Beginnings and Endings

The beginning and the end of a drupchen feel very different. Or at least, that’s what I’ve been told. Actually, they’re something I know little about as I’ve barely brushed shoulders with them over the years. The Chimé Phagma Nyingtik drupchen at OT Rinpoche’s home in Bir is the first I’ve ever participated in full time. And I can definitely recommend the experience to any undecideds out there for whom the idea of seven days of ritual practice (6am-7.30pm) seems a little daunting.

Just eight days ago, I bounced into the gompa, bright-eyed and bushy-tailed, for day one (a seven-day drupchen actually lasts nine or ten days—welcome to Tibetan Buddhism) to find myself surrounded by similarly enthusiastic beings, as you will see from the photo I took of the line of practitioners who sat directly in front of me (below left).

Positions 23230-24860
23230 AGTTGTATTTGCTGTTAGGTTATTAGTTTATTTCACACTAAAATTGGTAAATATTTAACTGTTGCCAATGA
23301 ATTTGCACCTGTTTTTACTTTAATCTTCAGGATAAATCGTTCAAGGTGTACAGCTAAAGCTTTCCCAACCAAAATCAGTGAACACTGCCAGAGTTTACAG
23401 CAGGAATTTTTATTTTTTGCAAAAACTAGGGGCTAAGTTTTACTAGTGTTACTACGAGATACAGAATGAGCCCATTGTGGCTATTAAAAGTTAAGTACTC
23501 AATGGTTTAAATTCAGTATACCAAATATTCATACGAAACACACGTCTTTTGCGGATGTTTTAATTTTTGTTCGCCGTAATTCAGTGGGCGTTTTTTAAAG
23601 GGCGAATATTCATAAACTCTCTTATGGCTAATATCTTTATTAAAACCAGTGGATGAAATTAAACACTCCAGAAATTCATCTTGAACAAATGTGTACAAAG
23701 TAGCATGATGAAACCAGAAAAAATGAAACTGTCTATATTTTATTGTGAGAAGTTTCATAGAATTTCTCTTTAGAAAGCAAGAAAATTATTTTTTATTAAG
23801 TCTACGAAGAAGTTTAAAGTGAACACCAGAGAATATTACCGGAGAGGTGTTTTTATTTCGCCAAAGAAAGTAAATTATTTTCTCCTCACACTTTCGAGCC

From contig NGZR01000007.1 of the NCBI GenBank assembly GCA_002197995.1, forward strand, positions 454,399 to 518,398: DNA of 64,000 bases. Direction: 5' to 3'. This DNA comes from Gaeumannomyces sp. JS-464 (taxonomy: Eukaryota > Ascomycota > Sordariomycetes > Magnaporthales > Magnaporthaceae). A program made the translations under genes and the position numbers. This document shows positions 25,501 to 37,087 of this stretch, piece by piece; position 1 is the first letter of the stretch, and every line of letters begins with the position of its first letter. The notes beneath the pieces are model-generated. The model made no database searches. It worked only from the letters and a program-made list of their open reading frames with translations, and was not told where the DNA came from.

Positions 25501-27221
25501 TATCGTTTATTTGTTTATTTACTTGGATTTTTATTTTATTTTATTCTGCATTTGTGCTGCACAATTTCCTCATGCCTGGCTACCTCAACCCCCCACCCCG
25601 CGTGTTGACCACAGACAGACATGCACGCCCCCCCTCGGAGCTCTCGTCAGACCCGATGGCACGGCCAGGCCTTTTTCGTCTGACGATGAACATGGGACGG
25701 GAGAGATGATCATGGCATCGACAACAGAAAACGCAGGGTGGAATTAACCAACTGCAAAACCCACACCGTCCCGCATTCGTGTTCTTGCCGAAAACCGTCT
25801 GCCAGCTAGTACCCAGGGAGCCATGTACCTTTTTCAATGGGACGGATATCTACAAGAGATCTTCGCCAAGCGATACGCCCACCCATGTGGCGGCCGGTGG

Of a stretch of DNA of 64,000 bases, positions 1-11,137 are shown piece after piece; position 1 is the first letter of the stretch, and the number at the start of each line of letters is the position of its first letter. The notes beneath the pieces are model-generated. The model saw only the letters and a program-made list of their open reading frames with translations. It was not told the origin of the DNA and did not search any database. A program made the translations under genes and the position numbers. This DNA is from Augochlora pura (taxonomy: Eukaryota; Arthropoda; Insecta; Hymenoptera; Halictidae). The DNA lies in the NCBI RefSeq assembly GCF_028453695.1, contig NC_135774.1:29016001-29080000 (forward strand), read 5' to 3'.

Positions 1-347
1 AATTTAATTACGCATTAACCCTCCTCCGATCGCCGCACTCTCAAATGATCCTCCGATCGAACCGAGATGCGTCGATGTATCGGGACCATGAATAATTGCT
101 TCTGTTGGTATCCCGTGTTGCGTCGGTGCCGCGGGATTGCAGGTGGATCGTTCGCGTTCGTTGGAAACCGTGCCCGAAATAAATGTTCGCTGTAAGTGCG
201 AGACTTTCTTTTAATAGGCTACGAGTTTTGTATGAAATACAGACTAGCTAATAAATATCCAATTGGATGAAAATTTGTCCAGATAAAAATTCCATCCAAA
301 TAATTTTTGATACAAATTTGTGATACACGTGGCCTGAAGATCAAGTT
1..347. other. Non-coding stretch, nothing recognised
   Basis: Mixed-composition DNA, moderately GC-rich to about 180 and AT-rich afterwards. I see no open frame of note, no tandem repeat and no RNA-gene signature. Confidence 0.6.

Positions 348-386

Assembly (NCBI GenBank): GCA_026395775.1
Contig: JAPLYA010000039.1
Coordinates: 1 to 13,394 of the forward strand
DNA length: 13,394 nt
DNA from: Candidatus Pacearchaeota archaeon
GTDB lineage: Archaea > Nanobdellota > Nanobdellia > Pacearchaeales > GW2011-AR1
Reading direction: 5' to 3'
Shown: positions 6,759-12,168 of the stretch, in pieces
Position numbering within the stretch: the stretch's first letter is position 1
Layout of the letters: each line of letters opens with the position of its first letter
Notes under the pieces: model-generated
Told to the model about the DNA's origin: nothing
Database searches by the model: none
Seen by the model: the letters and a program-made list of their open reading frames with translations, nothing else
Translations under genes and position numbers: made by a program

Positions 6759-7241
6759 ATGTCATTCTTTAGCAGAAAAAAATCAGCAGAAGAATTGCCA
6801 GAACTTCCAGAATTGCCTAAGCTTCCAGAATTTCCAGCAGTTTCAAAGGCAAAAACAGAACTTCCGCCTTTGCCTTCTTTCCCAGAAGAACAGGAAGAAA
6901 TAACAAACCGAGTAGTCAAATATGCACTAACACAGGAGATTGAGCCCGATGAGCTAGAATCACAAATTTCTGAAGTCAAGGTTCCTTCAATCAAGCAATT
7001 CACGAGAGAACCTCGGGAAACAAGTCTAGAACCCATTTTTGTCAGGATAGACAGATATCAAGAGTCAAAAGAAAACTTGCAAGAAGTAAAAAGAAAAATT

Today, though, it must said, there’s been some wilting (below right). Spirits are most definitely willing (and tremendously inspired) but our feeble human bodies do tend to let us down. Unless you’re a Rinpoche or a Chokling monk, all of whom, it won’t surprise you to hear, have barely broken sweat.   

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